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19 June 2009
Environment Minister Peter Garrett today released the Global Cetacean Summary Report ahead of the 61st International Whaling Commission meeting in Portugal next week at which Australia's will continue its strong leadership in the push to bring an end to so-called 'scientific' whaling.
Mr Garrett said the report found that cetaceans - whales, dolphins and porpoises - are increasingly threatened by human activities including hunting, habitat degradation and climate change impacts.
"What this report shows is that while some species and populations have started to recover, many continue to be threatened, with the risk some could be driven to extinction in the near future," Mr Garrett said.
The report brings together all available global data to identify 'hot spot' areas that provide habitats for threatened species. These 'hot spots' are found in the oceans around each of the world's continents.
The report also highlights the need for more scientific information on cetacean species. There is inadequate information on distribution and abundance to assess the risk of extinction for half of all cetacean species.
"The release of this report further strengthens Australia's drive to end so-called 'scientific' whaling. Future research should use non-lethal methods and be based on rigorous science," Mr Garrett said.
"We are demonstrating to the world just how this can be achieved through the Southern Ocean Research Partnership, which is the first truly international, multidisciplinary non-lethal research collaboration focusing on improving the conservation of whales.
"Just yesterday, Australia and New Zealand announced that as part of that partnership, New Zealand will send the R/V Tangaroa to Antarctic waters for six weeks of non-lethal research in early 2010.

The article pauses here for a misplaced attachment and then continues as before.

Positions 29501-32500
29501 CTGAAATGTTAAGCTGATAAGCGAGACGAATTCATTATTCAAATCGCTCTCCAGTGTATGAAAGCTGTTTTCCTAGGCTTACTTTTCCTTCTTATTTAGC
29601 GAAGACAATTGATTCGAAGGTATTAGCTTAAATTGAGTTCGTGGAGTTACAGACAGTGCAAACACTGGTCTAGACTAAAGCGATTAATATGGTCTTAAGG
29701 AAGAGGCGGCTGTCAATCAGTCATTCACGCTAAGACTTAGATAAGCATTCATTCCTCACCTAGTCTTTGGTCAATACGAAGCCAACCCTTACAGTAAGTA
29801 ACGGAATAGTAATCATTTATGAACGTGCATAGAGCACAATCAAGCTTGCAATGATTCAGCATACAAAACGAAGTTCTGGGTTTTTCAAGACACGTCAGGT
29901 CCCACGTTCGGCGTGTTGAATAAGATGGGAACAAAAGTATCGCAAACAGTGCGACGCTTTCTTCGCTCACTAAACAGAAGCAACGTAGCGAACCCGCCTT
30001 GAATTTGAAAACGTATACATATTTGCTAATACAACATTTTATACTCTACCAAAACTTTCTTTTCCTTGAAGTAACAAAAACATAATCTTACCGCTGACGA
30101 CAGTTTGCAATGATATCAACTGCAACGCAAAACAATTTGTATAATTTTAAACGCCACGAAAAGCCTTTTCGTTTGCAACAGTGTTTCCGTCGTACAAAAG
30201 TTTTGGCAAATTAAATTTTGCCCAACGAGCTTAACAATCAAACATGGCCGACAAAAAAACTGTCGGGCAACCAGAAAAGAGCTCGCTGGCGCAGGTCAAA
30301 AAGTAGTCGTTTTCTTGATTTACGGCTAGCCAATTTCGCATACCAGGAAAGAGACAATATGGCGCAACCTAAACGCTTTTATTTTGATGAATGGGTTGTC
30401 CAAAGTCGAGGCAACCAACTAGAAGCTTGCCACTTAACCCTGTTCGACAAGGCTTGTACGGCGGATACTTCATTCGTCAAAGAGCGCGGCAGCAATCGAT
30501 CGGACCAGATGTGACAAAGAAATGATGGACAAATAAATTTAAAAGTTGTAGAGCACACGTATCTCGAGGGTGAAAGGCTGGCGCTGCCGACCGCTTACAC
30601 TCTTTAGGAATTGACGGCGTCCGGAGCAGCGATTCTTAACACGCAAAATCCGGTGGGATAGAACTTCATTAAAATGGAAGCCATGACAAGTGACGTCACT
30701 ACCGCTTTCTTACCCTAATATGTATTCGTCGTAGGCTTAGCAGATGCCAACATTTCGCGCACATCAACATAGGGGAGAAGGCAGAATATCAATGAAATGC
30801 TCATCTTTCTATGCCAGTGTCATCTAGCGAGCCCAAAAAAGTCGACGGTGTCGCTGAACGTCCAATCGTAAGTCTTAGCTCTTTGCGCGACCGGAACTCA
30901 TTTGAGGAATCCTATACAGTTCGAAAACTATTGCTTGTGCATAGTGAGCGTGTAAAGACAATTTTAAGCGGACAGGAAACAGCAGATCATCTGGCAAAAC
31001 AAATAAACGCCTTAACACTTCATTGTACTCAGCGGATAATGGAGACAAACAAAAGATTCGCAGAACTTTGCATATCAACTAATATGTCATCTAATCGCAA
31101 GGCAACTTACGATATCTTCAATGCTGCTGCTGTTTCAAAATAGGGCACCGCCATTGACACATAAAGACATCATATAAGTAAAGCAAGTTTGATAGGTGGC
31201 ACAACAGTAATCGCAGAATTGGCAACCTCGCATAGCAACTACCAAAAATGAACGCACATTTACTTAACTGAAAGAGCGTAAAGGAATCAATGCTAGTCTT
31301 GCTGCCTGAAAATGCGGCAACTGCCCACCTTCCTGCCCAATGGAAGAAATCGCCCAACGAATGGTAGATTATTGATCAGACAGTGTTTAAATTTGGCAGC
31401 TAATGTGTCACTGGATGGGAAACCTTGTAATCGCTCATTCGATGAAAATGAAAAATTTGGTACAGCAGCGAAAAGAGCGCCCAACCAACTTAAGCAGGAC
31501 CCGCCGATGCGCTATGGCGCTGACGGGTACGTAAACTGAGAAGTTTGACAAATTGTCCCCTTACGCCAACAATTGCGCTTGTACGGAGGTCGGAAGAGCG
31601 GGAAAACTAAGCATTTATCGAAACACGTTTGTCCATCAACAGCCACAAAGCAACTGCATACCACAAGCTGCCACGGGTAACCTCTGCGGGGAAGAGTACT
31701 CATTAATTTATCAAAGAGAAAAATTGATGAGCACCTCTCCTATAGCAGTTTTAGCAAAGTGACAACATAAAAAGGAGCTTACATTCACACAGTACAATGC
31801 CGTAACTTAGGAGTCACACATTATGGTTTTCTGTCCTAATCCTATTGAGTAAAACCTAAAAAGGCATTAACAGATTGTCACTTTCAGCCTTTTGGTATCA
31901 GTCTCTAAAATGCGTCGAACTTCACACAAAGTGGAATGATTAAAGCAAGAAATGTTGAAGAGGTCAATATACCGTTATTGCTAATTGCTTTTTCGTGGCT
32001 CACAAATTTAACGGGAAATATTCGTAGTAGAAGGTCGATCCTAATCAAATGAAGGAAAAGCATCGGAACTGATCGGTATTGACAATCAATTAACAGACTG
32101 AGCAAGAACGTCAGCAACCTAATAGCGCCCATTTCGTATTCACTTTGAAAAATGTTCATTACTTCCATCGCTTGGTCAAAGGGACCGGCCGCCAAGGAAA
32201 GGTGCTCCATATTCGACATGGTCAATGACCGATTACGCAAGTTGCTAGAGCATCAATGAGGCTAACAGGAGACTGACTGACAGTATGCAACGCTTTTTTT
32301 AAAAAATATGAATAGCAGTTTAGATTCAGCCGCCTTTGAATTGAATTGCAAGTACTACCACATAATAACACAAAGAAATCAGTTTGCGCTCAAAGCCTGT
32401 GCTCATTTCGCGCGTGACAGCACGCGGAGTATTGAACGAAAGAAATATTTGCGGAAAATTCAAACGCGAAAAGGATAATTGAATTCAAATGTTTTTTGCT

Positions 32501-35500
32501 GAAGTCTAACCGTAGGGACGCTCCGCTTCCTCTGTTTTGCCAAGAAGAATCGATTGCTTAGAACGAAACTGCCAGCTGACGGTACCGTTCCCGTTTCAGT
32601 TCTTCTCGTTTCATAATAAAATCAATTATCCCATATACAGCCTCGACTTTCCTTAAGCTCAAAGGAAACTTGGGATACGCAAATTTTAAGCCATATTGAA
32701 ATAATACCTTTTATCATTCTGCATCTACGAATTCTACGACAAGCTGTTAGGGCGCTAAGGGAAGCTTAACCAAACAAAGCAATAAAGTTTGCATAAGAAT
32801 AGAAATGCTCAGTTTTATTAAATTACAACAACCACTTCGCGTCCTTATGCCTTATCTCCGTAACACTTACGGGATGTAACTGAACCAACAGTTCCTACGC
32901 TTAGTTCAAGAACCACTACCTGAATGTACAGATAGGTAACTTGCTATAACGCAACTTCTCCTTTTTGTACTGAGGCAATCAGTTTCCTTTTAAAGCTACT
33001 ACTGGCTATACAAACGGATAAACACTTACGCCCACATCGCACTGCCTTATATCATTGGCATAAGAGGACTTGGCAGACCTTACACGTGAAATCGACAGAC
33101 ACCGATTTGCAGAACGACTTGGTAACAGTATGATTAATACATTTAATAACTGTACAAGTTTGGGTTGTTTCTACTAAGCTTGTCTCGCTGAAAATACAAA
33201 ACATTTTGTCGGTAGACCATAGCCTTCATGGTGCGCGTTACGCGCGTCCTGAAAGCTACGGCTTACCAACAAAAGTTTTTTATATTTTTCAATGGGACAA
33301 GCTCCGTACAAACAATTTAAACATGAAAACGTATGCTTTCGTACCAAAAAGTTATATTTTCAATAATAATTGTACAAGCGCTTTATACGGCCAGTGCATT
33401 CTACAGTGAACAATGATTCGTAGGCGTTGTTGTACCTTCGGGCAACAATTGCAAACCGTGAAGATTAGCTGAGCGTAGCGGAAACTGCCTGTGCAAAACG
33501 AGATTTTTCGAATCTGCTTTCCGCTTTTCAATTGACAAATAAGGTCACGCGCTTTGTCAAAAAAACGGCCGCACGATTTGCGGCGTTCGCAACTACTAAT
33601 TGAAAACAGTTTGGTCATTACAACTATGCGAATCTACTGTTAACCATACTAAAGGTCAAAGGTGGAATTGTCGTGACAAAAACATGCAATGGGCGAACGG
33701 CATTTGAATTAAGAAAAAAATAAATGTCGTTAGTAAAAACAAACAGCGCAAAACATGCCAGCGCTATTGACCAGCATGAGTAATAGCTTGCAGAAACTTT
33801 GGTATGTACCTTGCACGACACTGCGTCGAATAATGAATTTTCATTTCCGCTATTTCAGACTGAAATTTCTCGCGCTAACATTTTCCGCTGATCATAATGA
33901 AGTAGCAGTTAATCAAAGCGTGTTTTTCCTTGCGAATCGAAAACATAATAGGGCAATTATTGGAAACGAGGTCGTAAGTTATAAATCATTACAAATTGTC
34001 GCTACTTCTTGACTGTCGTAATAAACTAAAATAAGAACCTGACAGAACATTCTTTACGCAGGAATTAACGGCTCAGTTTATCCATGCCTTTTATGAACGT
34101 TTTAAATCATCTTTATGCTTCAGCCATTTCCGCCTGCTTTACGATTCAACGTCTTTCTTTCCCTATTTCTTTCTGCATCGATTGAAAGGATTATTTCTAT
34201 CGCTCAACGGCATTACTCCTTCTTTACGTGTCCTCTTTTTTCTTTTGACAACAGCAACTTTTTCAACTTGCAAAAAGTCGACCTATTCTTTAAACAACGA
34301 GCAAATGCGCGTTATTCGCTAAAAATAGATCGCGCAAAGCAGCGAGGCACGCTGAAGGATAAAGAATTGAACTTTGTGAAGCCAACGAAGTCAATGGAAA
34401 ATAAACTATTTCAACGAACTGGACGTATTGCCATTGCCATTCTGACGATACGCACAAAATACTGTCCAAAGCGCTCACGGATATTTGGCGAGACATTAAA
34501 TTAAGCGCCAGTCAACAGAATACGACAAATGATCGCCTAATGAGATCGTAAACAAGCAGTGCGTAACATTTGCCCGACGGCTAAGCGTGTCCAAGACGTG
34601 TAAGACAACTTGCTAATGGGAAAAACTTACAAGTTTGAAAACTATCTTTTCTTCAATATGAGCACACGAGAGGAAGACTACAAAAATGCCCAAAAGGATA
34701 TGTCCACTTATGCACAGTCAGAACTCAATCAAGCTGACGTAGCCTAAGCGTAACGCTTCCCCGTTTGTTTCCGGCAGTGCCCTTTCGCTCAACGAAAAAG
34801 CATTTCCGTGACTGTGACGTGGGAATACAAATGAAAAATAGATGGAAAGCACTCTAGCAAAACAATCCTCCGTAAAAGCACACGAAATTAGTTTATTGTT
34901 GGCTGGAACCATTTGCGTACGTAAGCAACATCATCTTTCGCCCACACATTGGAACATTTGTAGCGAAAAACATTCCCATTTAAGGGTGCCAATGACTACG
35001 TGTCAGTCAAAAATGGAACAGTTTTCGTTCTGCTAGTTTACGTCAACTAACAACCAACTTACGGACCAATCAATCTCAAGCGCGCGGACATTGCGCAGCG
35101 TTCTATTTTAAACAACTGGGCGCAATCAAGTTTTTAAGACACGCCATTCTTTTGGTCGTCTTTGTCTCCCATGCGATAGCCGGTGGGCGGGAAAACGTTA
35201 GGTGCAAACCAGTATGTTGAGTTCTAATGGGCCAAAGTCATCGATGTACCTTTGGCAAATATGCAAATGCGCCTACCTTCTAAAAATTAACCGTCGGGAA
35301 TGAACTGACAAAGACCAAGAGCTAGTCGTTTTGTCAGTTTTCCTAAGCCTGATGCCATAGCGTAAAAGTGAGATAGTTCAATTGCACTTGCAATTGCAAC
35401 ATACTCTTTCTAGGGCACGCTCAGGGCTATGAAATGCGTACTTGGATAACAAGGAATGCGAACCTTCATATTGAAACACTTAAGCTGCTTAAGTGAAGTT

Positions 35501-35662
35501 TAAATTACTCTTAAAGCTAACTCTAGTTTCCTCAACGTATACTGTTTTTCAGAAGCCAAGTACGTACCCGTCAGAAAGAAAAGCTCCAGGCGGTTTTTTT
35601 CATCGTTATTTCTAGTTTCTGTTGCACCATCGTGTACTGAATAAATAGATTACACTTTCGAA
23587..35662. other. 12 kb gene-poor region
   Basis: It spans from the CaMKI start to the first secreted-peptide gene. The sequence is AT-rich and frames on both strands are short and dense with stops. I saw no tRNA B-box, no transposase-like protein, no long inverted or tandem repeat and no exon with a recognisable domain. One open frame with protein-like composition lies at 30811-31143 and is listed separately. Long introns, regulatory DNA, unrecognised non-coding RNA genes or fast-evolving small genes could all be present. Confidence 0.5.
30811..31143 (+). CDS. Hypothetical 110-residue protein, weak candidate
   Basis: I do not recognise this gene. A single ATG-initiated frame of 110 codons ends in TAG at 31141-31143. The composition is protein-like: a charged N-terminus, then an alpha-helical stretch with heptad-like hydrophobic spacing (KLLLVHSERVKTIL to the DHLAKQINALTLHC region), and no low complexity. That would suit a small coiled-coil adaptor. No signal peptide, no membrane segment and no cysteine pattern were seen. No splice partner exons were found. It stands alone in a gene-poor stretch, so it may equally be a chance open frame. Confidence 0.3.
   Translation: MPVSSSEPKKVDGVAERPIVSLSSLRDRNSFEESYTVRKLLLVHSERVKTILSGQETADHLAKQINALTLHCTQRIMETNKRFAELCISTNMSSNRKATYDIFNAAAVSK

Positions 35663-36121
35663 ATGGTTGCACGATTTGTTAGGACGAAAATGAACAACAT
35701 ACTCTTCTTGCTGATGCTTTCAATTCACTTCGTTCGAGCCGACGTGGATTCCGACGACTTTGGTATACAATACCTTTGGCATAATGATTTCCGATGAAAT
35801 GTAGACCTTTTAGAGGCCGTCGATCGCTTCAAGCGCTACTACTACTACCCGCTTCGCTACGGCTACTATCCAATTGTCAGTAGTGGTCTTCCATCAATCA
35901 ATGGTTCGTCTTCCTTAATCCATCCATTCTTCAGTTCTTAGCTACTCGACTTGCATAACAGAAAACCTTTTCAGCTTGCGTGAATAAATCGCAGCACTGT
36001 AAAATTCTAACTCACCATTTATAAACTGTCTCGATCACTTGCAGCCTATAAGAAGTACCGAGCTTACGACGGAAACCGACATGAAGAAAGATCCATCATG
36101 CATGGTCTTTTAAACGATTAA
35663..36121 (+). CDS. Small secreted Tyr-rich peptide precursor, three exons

"The world has changed dramatically in the 60 years since the original signing of the Convention for the Regulation of Whaling, and it is time for the IWC to catch up. This will only be achieved through modernisation of the IWC and Australia is leading the charge for this reform.
"The IWC has had decades of difficulty in resolving these issues. We won't see a completed reform process at this meeting of the Commission, but I am determined to advance Australia's conservation goals, and most urgently, achieving progress towards addressing 'scientific' whaling.
"Australia welcomes the recent comments by the Obama Administration about reforming the Commission and the identification of so-called 'scientific' whaling as the critical issue in need of attention. And we welcome the very strong positions taken by our friends in the European Union and throughout Latin America.
"I will go to the IWC committed to working with like-minded nations in what I am sure will be a continuing tough negotiation, but one that Australia believes is critical to transform the Commission into a modern, conservation-focused organisation, securing long-term protection for the world's whales."
The report can be found here: http://www.environment.gov.au/coasts/species/cetaceans/index.html